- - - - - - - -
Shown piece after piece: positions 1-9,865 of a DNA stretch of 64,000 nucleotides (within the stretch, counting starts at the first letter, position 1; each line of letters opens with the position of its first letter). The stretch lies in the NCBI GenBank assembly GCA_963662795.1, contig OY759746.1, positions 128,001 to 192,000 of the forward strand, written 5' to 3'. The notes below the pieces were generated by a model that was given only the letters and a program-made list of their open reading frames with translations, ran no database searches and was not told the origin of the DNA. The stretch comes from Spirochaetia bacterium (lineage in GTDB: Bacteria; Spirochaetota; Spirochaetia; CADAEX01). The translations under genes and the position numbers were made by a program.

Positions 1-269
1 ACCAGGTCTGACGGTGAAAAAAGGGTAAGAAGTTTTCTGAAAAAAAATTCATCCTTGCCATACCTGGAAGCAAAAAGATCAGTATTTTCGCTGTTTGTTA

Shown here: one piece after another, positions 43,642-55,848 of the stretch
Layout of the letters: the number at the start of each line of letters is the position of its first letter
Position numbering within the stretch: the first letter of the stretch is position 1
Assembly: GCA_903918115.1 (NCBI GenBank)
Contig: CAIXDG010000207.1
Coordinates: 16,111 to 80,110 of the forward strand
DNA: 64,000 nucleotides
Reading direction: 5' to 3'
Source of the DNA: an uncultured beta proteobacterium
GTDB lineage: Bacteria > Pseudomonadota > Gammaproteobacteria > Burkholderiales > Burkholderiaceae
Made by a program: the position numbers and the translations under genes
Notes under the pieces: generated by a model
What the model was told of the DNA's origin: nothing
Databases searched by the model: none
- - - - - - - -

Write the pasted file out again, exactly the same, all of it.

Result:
Shown piece after piece: positions 1-9,865 of a DNA stretch of 64,000 nucleotides (within the stretch, counting starts at the first letter, position 1; each line of letters opens with the position of its first letter). The stretch lies in the NCBI GenBank assembly GCA_963662795.1, contig OY759746.1, positions 128,001 to 192,000 of the forward strand, written 5' to 3'. The notes below the pieces were generated by a model that was given only the letters and a program-made list of their open reading frames with translations, ran no database searches and was not told the origin of the DNA. The stretch comes from Spirochaetia bacterium (lineage in GTDB: Bacteria; Spirochaetota; Spirochaetia; CADAEX01). The translations under genes and the position numbers were made by a program.

Positions 1-269
1 ACCAGGTCTGACGGTGAAAAAAGGGTAAGAAGTTTTCTGAAAAAAAATTCATCCTTGCCATACCTGGAAGCAAAAAGATCAGTATTTTCGCTGTTTGTTA

Shown here: one piece after another, positions 43,642-55,848 of the stretch
Layout of the letters: the number at the start of each line of letters is the position of its first letter
Position numbering within the stretch: the first letter of the stretch is position 1
Assembly: GCA_903918115.1 (NCBI GenBank)
Contig: CAIXDG010000207.1
Coordinates: 16,111 to 80,110 of the forward strand
DNA: 64,000 nucleotides
Reading direction: 5' to 3'
Source of the DNA: an uncultured beta proteobacterium
GTDB lineage: Bacteria > Pseudomonadota > Gammaproteobacteria > Burkholderiales > Burkholderiaceae
Made by a program: the position numbers and the translations under genes
Notes under the pieces: generated by a model
What the model was told of the DNA's origin: nothing
Databases searched by the model: none